The topic of the debate was: “North America faces a Japan-style era of high unemployment and low growth." Paul argued in favor. I opposed the motion — not on the grounds that the U.S. economy was in good shape, but on the grounds that our demand deficiency problems should be easier to solve than Japan’s.
Quoting from my response to Paul’s arguments at the debate:
You’re right the United States has a serious demand deficiency. You’re right that not enough is being done to contain that demand deficiency. You’re right that we will suffer needless unemployment and stagnation until more is done to address that demand deficiency...My thesis is that as serious as that problem is, it is dimensionally much less than the problems that Japan faced in four respects. Japan’s problems were different in magnitude, different in the depth of their structural roots, different in the relative perspective they had — relative to the rest of the world — and different in the degree of resilience their system had for adapting to them...
It will take time. There are steps that need to be taken but we are a society that works. We are a society whose principal problems -- we all up here agree -- can be addressed by a change in the printing of money and the creation of infrastructure.
Paul responded in part by saying:
The question is, are we going to be stuck in a state of depressed demand of the kind that Larry has talked about. Larry and I agree that that is what has been happening… I think Larry and I agree almost entirely on the economics, on what needs to be done”.
(Full transcript available here).
So, I think we have both been focused on demand and the liquidity trap for a long time.
But there are two areas where I have had somewhat different views from Paul. First, I believe that structural issues are often important for demand and growth. I have often asserted that "business confidence is the cheapest form of stimulus," and once quoted to President Obama the famous 1938 letter by Keynes to Roosevelt:
Businessmen … are … at the same time allured and terrified by the glare of publicity, easily persuaded to be ‘patriots’, perplexed, bemused, indeed terrified, yet only too anxious to take a cheerful view, vain perhaps but very unsure of themselves, pathetically responsive to a kind word. You could do anything you liked with them, if you would treat them (even the big ones), not as wolves or tigers, but as domestic animals by nature, even though they have been badly brought up and not trained as you would wish… If you work them into the surly, obstinate, terrified mood, of which domestic animals, wrongly handled, are so capable, the nation’s burdens will not get carried to market; and in the end public opinion will veer their way.”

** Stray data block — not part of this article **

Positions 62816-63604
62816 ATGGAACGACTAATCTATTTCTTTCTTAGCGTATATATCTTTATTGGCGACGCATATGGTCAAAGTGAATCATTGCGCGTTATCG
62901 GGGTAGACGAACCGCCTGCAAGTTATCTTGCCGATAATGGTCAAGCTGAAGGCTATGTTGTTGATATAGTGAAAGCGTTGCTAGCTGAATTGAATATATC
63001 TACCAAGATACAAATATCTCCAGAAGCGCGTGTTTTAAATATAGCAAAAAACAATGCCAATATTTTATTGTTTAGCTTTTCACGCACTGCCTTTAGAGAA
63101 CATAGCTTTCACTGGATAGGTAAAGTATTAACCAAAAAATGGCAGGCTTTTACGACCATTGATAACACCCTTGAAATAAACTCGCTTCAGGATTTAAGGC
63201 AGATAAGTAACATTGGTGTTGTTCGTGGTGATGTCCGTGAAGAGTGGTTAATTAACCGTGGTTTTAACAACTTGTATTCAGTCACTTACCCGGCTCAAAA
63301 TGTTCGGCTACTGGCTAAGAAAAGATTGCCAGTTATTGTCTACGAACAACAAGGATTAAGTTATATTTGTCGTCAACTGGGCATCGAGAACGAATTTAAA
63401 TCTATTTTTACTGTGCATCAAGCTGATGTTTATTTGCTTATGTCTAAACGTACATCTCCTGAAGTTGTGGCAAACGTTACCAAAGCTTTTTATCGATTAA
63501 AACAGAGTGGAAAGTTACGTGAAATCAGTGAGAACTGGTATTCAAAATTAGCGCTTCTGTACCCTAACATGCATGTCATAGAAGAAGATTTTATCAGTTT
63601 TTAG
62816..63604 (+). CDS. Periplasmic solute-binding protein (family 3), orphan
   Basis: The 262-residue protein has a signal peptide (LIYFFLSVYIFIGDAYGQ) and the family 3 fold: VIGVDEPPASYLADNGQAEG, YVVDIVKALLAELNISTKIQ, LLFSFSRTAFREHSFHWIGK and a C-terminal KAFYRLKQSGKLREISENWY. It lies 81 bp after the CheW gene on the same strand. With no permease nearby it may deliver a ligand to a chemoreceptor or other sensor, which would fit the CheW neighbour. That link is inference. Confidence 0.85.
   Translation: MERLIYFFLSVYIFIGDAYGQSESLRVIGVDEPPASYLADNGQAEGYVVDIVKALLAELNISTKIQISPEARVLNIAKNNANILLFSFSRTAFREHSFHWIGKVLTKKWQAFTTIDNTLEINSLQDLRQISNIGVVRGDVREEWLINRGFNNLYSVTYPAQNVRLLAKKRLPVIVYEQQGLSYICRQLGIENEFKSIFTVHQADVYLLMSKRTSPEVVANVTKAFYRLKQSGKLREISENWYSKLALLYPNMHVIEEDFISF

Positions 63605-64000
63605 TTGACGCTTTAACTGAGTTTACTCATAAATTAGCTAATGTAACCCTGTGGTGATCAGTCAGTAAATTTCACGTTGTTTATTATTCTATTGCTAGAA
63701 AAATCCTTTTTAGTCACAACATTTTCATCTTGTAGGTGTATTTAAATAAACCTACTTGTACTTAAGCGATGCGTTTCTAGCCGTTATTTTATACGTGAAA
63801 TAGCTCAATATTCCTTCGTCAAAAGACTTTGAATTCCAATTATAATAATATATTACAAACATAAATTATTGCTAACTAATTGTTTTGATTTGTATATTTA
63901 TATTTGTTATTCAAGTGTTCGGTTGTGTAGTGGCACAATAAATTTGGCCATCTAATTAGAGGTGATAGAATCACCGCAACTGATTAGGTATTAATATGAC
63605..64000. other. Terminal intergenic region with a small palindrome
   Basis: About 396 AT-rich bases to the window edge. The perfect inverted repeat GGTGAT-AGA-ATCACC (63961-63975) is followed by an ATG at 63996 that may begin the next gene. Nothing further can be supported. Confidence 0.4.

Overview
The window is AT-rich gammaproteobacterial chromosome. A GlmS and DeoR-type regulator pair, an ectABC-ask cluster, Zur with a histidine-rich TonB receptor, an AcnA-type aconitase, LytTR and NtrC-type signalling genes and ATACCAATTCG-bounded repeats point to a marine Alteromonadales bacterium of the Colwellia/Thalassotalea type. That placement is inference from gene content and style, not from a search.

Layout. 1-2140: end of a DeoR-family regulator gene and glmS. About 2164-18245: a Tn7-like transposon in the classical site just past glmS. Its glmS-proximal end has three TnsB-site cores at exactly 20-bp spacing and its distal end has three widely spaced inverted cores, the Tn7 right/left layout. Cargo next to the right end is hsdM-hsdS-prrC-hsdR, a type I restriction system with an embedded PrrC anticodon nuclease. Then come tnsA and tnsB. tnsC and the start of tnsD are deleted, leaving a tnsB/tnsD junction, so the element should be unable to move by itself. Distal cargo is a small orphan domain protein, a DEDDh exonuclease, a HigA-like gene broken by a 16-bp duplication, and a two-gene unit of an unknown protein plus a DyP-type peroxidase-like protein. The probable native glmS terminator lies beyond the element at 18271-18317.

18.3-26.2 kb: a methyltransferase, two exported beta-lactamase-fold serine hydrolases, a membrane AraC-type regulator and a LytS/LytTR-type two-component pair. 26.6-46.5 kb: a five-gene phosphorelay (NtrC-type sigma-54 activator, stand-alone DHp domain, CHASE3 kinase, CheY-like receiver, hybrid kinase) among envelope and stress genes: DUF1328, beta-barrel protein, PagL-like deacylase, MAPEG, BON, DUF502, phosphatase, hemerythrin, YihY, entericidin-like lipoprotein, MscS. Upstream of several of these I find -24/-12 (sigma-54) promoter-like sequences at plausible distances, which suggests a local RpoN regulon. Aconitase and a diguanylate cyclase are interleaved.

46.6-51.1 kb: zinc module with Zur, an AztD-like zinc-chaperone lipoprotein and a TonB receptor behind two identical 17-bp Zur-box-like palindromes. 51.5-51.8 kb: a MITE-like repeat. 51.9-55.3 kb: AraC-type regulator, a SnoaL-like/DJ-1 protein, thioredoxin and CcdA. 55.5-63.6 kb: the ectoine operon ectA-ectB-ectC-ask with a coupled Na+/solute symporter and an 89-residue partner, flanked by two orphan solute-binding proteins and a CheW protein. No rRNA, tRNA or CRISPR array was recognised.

Second, I have never related well to Paul’s celebrated liquidity trap analysis. It has always seemed to me be a classic example of economists’ tendency to "assume a can opener." Paul studies an economy in liquidity trap that will, by deus ex machina, be lifted out at some point in the future. He makes the point that if you assume sufficiently inflationary policy after this point, you can drive ex ante real rates down enough to stimulate the economy even before the deus ex machina moment.
This is true and an important insight. But it seems to elide the main issue. Where is the deus ex machina? Where is the can opener? The essence of the secular stagnation and hysteresis ideas that I have been pushing is that there is no assurance that capitalist economies, when plunged into downturn, will, over any interval, revert to what had been normal. Understanding this phenomenon and responding to it seems the central challenge for macroeconomics in this era.
Any analysis that assumes restoration of previous equilibrium is, from this perspective, missing the main issue. I was glad to see Paul recognize this point recently. I suspect it will lead to more emphasis on fiscal rather than monetary actions in depressed economies.